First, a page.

New for 2016, the X Ultra 2 continues Salomon’s popular line of trail shoes that are lighter and lower cut than hiking boots. We put the X Ultra 2s to the test on steep, technical terrain and came away very impressed: they are light, comfortable, and surprisingly stable. Even when wearing an overnight pack on moderate terrain, the X Ultra 2s provided all the support that we needed. You will have to decide between a non-waterproof and GTX version (we tested the former), but both are excellent options. Below we break down the X Ultra's weight, stability, waterproofing, fit and comfort, and more. To see how the X Ultra stacks up, see our comparison table and article on the best lightweight hiking shoes.
We started by testing the Salomon X Ultra 2s—irresponsibly I might add—on an extremely steep day hike in Washington’s Cascades with zero break in. The hike was vertical, rocky, and long, but the X Ultra 2s could not have performed better. Comfort was spot on out of the box, the shoes felt light and easy to maneuver, and they provided ample support and protection along the way. Below we detail some key performance categories.
At 1 pounds 11 ounces for the pair, the X Ultra 2s are light. True trail runners weigh less—Salomon bills these shoes as having “trail running technologies adapted to hiking”—but the X Ultra 2s are right in the thick of the light hiker category. To use other non-waterproof hiking shoes as a comparison, the popular Merrell Moab Ventilators weigh 1 pound 8 ounces and the Keen Voyageurs are 1 pound 15 ounces. Waterproof hiking shoes tend to weigh a few ounces more than their non-waterproof counterparts. For a more detailed weight comparison, see the table in our lightweight hiking shoe article.
With a few ounces give or take in either direction, we think the X Ultra 2s hit the sweet spot of weight and performance. Yes, you can cut weight further by going with a thinner and more minimalist shoe (many hardcore thru hikers on the PCT wear the La Sportiva Wildcats), but we think the Salomon’s strike a really nice balance. At well under 2 pounds, you get a lighter feel than a boot without forsaking too much in the way of stability or protection. And the X Ultra 2s feel thicker and more durable than lighter weight hiking shoes that likely will give out more quickly. They are just built extremely well.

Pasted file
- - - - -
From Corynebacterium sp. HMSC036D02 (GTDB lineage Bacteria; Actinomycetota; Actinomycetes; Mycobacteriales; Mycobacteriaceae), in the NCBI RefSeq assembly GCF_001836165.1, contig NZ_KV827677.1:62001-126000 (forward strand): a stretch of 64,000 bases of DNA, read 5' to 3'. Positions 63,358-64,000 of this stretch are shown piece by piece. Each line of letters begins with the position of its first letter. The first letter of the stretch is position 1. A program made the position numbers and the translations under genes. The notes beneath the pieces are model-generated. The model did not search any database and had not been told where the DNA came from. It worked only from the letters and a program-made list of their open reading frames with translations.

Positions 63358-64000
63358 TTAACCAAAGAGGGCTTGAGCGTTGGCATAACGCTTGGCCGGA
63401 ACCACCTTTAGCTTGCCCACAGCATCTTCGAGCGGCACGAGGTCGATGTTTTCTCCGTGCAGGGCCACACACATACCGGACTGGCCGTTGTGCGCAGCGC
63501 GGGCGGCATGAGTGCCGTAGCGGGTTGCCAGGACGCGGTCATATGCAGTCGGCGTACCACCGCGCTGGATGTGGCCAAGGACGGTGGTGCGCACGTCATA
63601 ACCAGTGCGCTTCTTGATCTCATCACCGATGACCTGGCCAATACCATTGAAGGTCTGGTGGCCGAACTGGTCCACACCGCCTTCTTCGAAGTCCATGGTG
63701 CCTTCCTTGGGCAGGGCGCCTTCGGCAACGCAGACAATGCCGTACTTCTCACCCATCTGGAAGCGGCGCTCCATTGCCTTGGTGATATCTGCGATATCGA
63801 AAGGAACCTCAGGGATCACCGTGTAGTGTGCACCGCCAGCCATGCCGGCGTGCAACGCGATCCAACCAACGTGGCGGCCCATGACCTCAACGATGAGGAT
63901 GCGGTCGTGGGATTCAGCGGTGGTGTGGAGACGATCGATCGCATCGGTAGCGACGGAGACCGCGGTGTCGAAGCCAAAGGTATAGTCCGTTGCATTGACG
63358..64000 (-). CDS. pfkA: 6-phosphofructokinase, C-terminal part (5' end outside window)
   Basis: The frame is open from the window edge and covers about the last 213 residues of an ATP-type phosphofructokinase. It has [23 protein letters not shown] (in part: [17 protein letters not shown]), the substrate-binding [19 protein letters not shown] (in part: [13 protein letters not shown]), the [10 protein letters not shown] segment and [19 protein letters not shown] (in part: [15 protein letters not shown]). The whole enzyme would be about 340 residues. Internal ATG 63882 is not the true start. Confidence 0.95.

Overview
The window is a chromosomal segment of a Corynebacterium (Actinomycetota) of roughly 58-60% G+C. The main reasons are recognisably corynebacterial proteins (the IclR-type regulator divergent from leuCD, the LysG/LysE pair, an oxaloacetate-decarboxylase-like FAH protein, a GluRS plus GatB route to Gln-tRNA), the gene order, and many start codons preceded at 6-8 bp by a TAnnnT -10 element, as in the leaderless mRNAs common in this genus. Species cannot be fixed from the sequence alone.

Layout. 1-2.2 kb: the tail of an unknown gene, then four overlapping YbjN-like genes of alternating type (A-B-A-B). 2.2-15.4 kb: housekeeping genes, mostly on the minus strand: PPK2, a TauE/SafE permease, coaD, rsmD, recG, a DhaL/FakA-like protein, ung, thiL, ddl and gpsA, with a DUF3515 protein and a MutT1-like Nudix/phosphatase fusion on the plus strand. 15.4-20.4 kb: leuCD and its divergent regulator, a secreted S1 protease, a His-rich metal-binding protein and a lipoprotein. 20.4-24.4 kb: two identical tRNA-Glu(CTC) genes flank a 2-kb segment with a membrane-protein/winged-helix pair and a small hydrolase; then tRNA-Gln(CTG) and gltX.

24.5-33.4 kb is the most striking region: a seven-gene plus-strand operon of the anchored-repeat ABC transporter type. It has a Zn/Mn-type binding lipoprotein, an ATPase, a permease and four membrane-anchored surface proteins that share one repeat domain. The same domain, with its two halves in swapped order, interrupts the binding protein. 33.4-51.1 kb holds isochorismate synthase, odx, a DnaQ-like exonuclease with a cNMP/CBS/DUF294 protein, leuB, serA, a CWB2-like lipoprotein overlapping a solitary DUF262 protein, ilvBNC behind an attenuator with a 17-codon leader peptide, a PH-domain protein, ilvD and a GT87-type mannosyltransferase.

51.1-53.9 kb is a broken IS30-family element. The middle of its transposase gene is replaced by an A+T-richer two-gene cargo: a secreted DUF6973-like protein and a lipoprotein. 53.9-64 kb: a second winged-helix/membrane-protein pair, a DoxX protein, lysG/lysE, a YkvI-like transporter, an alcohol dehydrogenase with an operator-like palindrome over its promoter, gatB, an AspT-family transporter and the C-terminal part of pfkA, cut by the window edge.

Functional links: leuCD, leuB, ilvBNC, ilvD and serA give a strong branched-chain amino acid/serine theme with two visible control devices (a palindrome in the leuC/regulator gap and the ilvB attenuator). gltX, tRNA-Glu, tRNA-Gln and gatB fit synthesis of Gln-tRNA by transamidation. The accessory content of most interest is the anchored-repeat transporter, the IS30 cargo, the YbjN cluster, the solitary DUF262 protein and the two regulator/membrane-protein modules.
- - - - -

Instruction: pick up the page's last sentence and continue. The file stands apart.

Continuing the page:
The EVA midsole on the X Ultra 2 provides good cushion, and the Contragrip sole is grippy even on tough of terrain. While wearing these shoes on some very steep and rocky stretches, I fully expected to slip but never did. And the toe cap adds the right level of protection—it’s burly enough to block most rocks and roots on the trail but not overkill.
One compromise of choosing a hiking shoe over a hiking boot is ankle support, which is particularly relevant while wearing a pack. We took the X Ultra 2s out in the Mt. Baker Wilderness with a pack that weighed around 35 pounds. The trail wasn’t particularly tough but we were pleased to report no rolled ankles or other issues with stability. Having tested very lightweight hiking boots with higher ankles but thinner materials, I’m becoming more convinced that a good hiking shoe like the X Ultra 2 is just as stable as some lightweight hiking boots. But if the terrain is rocky, you have a heavy pack, or need or want more stability, a serious hiking boot still is the way to go.
One issue we’ve had with Salomon hiking footwear in the past is the single pull- closure system. Instead of normal laces, Salomon shoes tighten via a single-pull tab (“Quicklace” they call it). When you’re finished, you tuck the pull tab into a small pocket on of the tongue. In years past, we’ve thought that Salomon closures didn’t tighten as evenly around the foot as regular laces, and they also loosened on occasion at rather inopportune times. Going into the testing of the X Ultra 2s, I even expressed my concerns to our Gear Editor John and said that it was a notable weakness of Salomon shoes.